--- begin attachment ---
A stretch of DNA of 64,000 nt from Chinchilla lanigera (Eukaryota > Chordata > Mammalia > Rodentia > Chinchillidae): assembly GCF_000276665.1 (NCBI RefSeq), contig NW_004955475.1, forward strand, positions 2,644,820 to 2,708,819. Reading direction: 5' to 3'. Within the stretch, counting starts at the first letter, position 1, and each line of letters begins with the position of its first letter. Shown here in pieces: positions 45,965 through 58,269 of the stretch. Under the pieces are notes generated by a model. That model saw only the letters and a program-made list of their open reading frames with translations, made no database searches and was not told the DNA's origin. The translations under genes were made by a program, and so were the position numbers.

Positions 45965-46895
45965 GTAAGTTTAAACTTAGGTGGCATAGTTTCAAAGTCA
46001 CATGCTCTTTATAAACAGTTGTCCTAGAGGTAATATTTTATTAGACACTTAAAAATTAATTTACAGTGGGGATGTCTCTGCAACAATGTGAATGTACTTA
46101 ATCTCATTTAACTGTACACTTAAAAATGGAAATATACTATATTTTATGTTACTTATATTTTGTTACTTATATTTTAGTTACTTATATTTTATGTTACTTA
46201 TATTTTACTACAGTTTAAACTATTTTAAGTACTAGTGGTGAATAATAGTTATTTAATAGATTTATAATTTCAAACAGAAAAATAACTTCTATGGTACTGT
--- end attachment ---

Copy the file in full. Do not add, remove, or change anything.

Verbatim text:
A stretch of DNA of 64,000 nt from Chinchilla lanigera (Eukaryota > Chordata > Mammalia > Rodentia > Chinchillidae): assembly GCF_000276665.1 (NCBI RefSeq), contig NW_004955475.1, forward strand, positions 2,644,820 to 2,708,819. Reading direction: 5' to 3'. Within the stretch, counting starts at the first letter, position 1, and each line of letters begins with the position of its first letter. Shown here in pieces: positions 45,965 through 58,269 of the stretch. Under the pieces are notes generated by a model. That model saw only the letters and a program-made list of their open reading frames with translations, made no database searches and was not told the DNA's origin. The translations under genes were made by a program, and so were the position numbers.

Positions 45965-46895
45965 GTAAGTTTAAACTTAGGTGGCATAGTTTCAAAGTCA
46001 CATGCTCTTTATAAACAGTTGTCCTAGAGGTAATATTTTATTAGACACTTAAAAATTAATTTACAGTGGGGATGTCTCTGCAACAATGTGAATGTACTTA
46101 ATCTCATTTAACTGTACACTTAAAAATGGAAATATACTATATTTTATGTTACTTATATTTTGTTACTTATATTTTAGTTACTTATATTTTATGTTACTTA
46201 TATTTTACTACAGTTTAAACTATTTTAAGTACTAGTGGTGAATAATAGTTATTTAATAGATTTATAATTTCAAACAGAAAAATAACTTCTATGGTACTGT